Dr. Bernstein Presenting at the 2017 ARTAS Users MeetingDr. Bernstein closed the 2017 ARTAS Users Meeting with a discussion of five advanced techniques in robotic hair transplant procedures that he developed at Bernstein Medical. His presentation covered the benefits of pre-making recipient sites, long-hair FUE, tensioner placement, feathering edges in harvesting, and robotic graft selection. The “Hair Restoration Pearls” presentation included case studies, photographs, and videos demonstrating the techniques to the audience of hair restoration physicians. The two-day affair; which was held in Coronado, California; was a huge success, with over 260 attendees from around the world representing 204 robotic hair restoration practices.

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Bernstein Medical In The News

Dr. Bernstein Named a Top 100 Influencer on Robotics

Onalytica - Robotics Top 100 InfluencersOnalytica, a company that provides Influencer Relationship Management software and services, has named Dr. Bernstein one of the top influencers (#39 out of 100) on the topic of robotics due to his pioneering work in robotic hair transplant surgery with the ARTAS Robotic System.

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Hair Restoration Answers

Can I Have Robotic FUE If I Have Gray Hair or Curly Hair?

Q: I have read that the ARTAS System works best on straight black hair. Is this an option for gray hair? How about wavy or curly hair? – P.W., Fort Lee, NJ

A: The ARTAS robotic system can be used in patients with any hair color although in order for the robot to visualize white hair (or very light blond hair) the hair must be dyed. Curly hair is also not a problem as the donor hair in a robotic procedure is shaved to approximately 1 mm in length so a wave or curl is eliminated. In patients of African descent, where the hair below the surface of the skin may be curved, a slightly larger punch can be used. we have patients dye their hair the evening before or the day of the procedure. For convenience, only the hair in the donor area (back and sides) where the robot will be doing the harvesting needs to be dyed.

In patients who prefer not to shave or dye the entire back and sides of the scalp, we can perform the ARTAS robotic FUE using the long-hair technique. With this technique, you will grow your hair on the back and sides of the scalp a bit longer so it can cover the harvested area. On the day of the procedure, we will lift up the hair, clip a long thin band of donor hair and then extract follicular units from this limited region of the scalp. After the procedure, you can simply comb down your hair to cover the donor zone. The area that has been harvested (and possibly dyed depending on your hair color) will not be visible.

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Bernstein Medical In The News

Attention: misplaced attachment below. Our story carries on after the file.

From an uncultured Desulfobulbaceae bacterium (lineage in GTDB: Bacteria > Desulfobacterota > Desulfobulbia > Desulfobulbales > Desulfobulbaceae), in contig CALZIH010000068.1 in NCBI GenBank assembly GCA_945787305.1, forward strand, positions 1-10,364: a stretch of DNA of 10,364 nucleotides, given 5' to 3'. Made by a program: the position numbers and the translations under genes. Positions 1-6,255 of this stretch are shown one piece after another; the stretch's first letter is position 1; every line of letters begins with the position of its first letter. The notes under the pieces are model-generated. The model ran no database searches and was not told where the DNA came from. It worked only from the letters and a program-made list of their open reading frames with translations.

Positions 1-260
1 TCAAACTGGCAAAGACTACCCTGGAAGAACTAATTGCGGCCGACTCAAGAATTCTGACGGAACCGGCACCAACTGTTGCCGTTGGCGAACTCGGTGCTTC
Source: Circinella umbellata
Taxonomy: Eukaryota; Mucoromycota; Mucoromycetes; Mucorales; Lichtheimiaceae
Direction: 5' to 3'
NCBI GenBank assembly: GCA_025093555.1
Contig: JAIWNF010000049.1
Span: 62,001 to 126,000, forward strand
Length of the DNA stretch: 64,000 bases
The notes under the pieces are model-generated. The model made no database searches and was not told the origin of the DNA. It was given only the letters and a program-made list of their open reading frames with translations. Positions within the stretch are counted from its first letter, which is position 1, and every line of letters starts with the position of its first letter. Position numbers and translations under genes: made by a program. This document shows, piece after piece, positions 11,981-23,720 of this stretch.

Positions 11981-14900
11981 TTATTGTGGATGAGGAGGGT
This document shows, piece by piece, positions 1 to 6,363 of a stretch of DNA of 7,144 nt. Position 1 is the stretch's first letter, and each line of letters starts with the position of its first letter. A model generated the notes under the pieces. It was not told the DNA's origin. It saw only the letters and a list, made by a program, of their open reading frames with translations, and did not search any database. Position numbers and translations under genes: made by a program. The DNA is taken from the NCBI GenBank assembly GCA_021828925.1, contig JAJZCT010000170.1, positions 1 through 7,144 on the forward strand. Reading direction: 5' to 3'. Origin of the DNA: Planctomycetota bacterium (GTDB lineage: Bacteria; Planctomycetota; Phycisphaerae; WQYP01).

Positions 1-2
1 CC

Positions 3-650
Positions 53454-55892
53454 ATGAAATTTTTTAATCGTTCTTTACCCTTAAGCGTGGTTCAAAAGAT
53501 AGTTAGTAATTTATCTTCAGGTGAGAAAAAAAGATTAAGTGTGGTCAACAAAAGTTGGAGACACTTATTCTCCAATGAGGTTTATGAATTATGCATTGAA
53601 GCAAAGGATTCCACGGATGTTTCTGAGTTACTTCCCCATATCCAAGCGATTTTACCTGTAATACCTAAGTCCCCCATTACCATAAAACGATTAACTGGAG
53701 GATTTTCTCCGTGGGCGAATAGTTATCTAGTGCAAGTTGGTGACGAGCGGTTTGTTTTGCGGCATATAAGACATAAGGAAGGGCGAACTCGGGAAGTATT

Key Advance in Robotic Hair Transplants Presented by Dr. Robert Bernstein at 2016 ARTAS Users Meeting

Dr. Bernstein Presenting at the 2016 ARTAS User Group MeetingDr. Robert M. Bernstein, a pioneer of robot-assisted hair transplantation, presented results of a study on a major new advance in robotic follicular unit harvesting, a key step in the surgical procedure, at the 2016 ARTAS User Group Meeting in Dana Point, CA. He reported that the new robotic technique resulted in a clinical benefit of up to 15% more hairs per harvest attempt and 11.4% more hairs per graft than with the current iteration of the ARTAS® Robotic Hair Transplant System. The improvement in graft harvesting should result in better aesthetic outcomes for patients, and this will have wide implications around the world as robotic hair transplant procedures are booming in popularity. Dr. Bernstein presented the findings to a “who’s who” group in the new field of robotic hair restoration surgery at their annual meeting held on February 20th, 2016.

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Hair Restoration Answers

How are Recipient Sites Programmed into the ARTAS Robot?

Q: How are specifications for recipient sites inputted into the ARTAS® robot? — A.F., Queens, NY

A: At the outset of the procedure, the physician sits at a computer terminal that is connected to the ARTAS Robot and enters the specifications directly into the robot’s software. Variables programmed in this manner include: the number of recipient sites, density of sites, angle that the hair will extrude from the skin, depth of recipient sites, and the minimum distance away from existing hair follicles that a site can be created.

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Hair Restoration Answers

How Does the ARTAS Robot Avoid Transection of Hair Follicles During Recipient Site Creation?

Q: How does the ARTAS System avoid damaging hair follicles in the balding area during recipient site creation? — R.K., Brooklyn, NY

A: The ARTAS robot’s optical guidance system enables it to accurately create recipient sites in areas of thinning hair without damaging existing hair follicles. During the recipient site creation process, the robot uses its advanced image-guided optical system to scan the surface of the skin, locate existing hair follicles in the recipient area, and then create recipient sites at a specified distance from these existing hairs.

The ARTAS robot carries out this process rapidly, accurately, and consistently according to the physician’s programmed specifications. Thanks to the microscopic precision of the image-guided technology, the robotic hair transplant system can avoid injury to follicles that can result when Follicular Unit Extraction (FUE) is performed using manual techniques.